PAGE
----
1962 - BEAS came, and went.
This year saw the closure of the Denham Flying Club after twelve years at the aerodrome, the remaining aircraft moving to Wycombe initially then to White Waltham. Replacing the club in May 1962 was a new offshoot of British Executive Air Services Ltd (BEAS). The new company was a large flying school for both aeroplane and helicopter pilots with a fleet of 35 aircraft based at Kidlington, now Oxford Airport. BEAS employed a variety of aeroplanes, mostly Piper and Cessna types, as well as Hiller and Brantly helicopters. The company formed the Denham Air Centre to offer both aeroplane and helicopter training, the concept being to take advantage of Denham's proximity to London and its cachement area. The man sent to organise the new centre was no stranger to Denham, helicopter pilot and instructor Spencer Kendall. Spencer had attended the Denham Flying Club Garden Party in 1958 and was familiar with the aerodrome. Interestingly, he was also made responsible for the development of the helicopter routes over London from the surrounding areas, and since he lived in Henley on Thames, H10 runs from near that town past Denham on the way into London, a convenient commute!
Another company also set up operations at Denham in June 1962, Gregory Air Taxis. This was just one company Ken Gregory was to found over the next few years and his aviation interests were to spread all over the UK. Ken Gregory had been a motor racing manager for amongst others Stirling Moss, before he and his wife, Nemone, purchased their first Piper PA-24 Comanche, G-ARIE, to start their air taxi flights from Denham. Much more will be writen in this history about Ken Gregory and his companies, suffice to say for now that this was the begining of a wide range of activities headed by him at Denham.
One change was made to the buildings on the airfield in 1962. On 4 September a Nissen hut next to the north side blister hangar was converted into a garage to house the mighty Nellie, the Massey Ferguson tractor-digger purchased to assist with the construction of Hanger E the previous year.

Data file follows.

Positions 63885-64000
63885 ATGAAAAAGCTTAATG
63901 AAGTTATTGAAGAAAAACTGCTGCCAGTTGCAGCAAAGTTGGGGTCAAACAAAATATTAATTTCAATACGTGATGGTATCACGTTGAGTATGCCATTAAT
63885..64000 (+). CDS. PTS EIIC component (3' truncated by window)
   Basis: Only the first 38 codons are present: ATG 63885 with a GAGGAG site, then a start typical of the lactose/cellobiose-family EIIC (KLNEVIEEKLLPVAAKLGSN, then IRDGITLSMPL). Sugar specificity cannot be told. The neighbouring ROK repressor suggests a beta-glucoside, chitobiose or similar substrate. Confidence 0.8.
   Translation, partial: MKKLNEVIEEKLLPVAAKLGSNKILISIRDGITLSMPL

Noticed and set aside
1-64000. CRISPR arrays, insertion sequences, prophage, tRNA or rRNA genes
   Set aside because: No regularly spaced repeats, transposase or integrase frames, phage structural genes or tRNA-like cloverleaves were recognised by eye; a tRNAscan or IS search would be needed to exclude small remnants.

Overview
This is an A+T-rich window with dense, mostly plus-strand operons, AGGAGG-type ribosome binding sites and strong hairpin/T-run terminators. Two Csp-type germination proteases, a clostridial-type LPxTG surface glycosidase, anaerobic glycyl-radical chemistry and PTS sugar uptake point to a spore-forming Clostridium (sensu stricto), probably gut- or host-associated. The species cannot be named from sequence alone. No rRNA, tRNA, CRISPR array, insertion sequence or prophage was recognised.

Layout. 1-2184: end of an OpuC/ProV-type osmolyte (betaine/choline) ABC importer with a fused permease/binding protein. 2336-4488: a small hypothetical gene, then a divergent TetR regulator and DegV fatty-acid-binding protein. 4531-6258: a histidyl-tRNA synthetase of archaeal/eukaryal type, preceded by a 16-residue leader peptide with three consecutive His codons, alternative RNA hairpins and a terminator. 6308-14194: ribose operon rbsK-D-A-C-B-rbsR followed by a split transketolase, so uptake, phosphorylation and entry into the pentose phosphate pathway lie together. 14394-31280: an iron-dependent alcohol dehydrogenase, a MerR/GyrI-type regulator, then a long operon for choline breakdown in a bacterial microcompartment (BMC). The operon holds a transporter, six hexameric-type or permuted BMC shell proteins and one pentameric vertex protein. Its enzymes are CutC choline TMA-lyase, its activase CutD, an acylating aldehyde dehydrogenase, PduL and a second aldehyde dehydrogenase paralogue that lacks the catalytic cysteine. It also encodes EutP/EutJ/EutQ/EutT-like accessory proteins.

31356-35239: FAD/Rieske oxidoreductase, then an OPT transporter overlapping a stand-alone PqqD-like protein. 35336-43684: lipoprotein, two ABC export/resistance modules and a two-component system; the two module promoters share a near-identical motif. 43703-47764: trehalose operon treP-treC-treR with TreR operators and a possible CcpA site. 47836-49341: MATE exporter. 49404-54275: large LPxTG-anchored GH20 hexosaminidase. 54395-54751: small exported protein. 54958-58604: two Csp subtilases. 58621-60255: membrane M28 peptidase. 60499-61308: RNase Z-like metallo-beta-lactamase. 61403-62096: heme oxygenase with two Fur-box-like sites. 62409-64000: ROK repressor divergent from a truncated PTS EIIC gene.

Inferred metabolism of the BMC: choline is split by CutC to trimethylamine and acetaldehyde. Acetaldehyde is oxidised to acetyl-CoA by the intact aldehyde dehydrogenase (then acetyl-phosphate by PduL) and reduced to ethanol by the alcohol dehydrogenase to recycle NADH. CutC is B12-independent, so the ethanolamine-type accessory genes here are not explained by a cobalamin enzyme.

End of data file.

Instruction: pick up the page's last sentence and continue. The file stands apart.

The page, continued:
Another new resident on the aerodrome was a de Havilland dHC-1 Chipmunk, G-APPM. Originally built as WB711 for the Royal Air Force on 3 October 1950, it served with 11 Reserve Flying School, Hull University Air Squadron, No 9 Maintenance Unit and the station flight at RAF Abingdon before being struck off charge on 20 May 1958. Sold onto the civil market it was re-registered G-APPM and was privately owned at Elstree for three years before being brought to Denham by Mr Cust who used it for recreational flying. It was then purchased by Bickerton's Aerodromes Limited and flown by Beatrice Bickerton who used it to hours build towards obtaining a Commercial Pilot's Licence. Interestingly, it was to remain at Denham until 1 October 1964 and was sold to British Midland Airways Ltd.
Miles M.65 Gemini 1A G-AKEM was bought by Mr Roy Driessen on 10 December 1958. He and his wife Marian came to live at Carriden House, within half a mile of the aerodrome, so the aeroplane became a resident at Denham for the next six years. It was in this aeroplane that Beatrice Bickerton gained her Twin Rating. Her instructor was Ron Atkinson who was an airline captain with Britsh European Airways.
The end of the year saw further change. Sadly, BEAS operated the Denham Air Centre for only six months before closing it on 5 December. In a report in Flight International on 20 December they cited the centre "has shown no signs of developing into a reasonable financial investment as was anticipated" and that "the proximity of controlled airspace"; ie that surrounding Heathrow and RAF Northolt, limited their operations. The students they had attracted were all to continue their flying training at the BEAS main base at Kidlington.